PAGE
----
Is It Really David vs Goliath?
So much of 21st-century life takes place online with social interaction, shopping, education, community, etc. But that doesn’t mean print and local advertising are dead!
What are the benefits of each marketing method, and which should you choose for your business?
Digital marketing is the use of digital or online avenues as tools for your marketing strategies. This includes methods such as websites, social media, pay-per-click ads, affiliate links, sales funnels, webinars, and even email.
If you’ve ever scrolled Facebook or Instagram, you’ve probably seen the “Click to Learn More” or “Buy Now” buttons in your feed. Or when you head over to read the latest installment of your favorite blog, they may have pay-per-click or affiliate ads sprinkled throughout the page. Those are all examples of digital marketing.
There’s no denying that digital marketing has become increasingly popular due to the technological and cultural shifts of our modern-day, internet-addicted generation. HubSpot’s research reported that half of the revenue for businesses is influenced by social selling.
Meaning digital marketing is becoming the primary revenue driver for most businesses across the board.
What’s Great About Digital Marketing?
Simply stated, the possibilities are endless.
Due to the ability to test and redistribute funds, digital marketing budgets can be more flexible. This also means you have far more control over your audience growth and can measure results in real-time.
You’re not out there knocking on their virtual doors, the consumers come to you. This is what is known as ‘pull’ advertising or inbound marketing. You show up when the viewer is searching for specific information, products, or services on their phone or laptop.
Remember life before the internet? Gen Z doesn’t. They consider radio for dinosaurs and pay little attention to printed resources. If your audience is young and hip (or whatever they say these days) then you won’t reach them at all without taking advantage of a solid digital marketing strategy.
Digital marketing is happening NOW. The ad is in front of the consumer and the button for taking action is right in front of them. This compels a real-time reaction. They can engage, buy, contact, schedule, learn, shop, register, or subscribe immediately.
A few cautions before diving, neck deep, into digital marketing exclusively:
- Online ads can be annoying. The internet is pretty saturated as every Tom, Dick, and Harry is looking to “get theirs”. Take care to create your ads with the consumer in mind to make the experience less annoying.
- Digital is fleeting. They scroll, they see, they keep scrolling. The time-tested “marketing rule of 7” says that’s how many times it may take for your customer to see your ad before they take action.
- Internet security and social media policies are a revolving door of change. It can be overwhelming to constantly adapt your marketing strategies to suit Zuckerberg’s latest requirements.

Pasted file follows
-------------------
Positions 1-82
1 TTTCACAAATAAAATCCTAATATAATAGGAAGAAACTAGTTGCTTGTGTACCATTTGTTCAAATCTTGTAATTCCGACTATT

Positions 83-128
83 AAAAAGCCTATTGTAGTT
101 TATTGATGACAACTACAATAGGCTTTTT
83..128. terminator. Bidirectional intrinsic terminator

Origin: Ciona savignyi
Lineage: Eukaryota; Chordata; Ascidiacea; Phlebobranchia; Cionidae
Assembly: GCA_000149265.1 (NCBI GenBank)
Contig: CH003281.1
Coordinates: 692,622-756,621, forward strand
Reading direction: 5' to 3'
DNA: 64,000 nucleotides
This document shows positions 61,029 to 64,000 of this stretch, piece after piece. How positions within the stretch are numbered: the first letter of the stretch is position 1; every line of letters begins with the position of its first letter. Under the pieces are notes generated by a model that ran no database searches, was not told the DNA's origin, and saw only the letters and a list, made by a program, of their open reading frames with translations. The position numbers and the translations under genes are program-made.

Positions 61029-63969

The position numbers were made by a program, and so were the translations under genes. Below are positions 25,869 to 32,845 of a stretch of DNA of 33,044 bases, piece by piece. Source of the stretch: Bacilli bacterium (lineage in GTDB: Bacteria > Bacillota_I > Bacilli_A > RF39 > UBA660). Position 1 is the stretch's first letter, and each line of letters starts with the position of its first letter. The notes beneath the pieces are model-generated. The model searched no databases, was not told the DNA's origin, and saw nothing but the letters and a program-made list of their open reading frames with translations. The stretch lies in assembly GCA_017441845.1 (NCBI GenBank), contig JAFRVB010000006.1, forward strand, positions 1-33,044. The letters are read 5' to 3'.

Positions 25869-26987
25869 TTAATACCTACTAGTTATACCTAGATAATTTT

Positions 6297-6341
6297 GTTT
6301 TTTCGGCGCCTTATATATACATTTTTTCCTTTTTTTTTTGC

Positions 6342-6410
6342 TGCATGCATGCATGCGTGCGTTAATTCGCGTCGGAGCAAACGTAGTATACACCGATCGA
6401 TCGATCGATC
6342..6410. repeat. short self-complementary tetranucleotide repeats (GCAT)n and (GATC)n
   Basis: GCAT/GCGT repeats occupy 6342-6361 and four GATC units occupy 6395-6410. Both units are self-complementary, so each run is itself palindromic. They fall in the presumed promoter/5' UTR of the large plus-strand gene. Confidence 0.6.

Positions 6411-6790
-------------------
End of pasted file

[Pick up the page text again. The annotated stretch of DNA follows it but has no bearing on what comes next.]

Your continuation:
Traditional marketing deploys across more traditional channels, like billboards and printed media. The “Mad Men” adjacent channels, if you will. It was the institution of all marketing until its competition was developed in the 1990s.
Traditional marketing encompasses any type of marketing that isn’t on the world wide web. Phone, print, broadcast, direct mail and outdoor surface ads are all methods of traditional marketing.
It’s what’s known as “push” marketing, the opposite of “pull”, as with digital. You’re reaching out to audiences with your message. Your ad is in their paper, delivered right to their front door. Your billboard is on the bench where they rest at the park. Your ad is in the phone book (Yep! They still give those away!). Your ad is on that flyer they were handed directly at an event.
While traditional marketing is pushing your message out to a wide audience, it isn’t a precisely targeted audience. This means there’s no immediate engagement with your consumer and your metrics to measure response rates will be inconsistent.
What’s Great About Traditional Marketing?
Print ads are a physical representation of a service or experience. They’re kept around, stuck to fridges, and stuffed into wallets. These tangible pitches increase brand recognition and can lend a certain level of credibility.
Traditional marketing methods work better for a more mature audience. If you’re marketing to senior citizens (or anyone who DOES remember life before the internet), the level of trust they’ll have in a print ad is significantly higher than in a digital one.
A physical print ad carries a greater impact than that of a digital ad and lasts longer than the three-second scroll. They’re memorable! The Guardian conducted a study of Kindle readers and found that they scored lower in story recall than those who’ve read the same material in its physical format.
Marketing to a geographical audience is well served by traditional methods. You want them to see you in the mail, the store, the paper, AND on their phone or laptop.
What Works For You?
It’s not a question of either/or. It’s a matter of developing a strategic balance between the two marketing methods.
How can you use elements of both effectively?
It’s possible, and necessary, to deploy a harmonious strategy that incorporates the best of both worlds. It all depends on what your customer wants. And if you know your target market, you should know where to find them and how they will want to find you.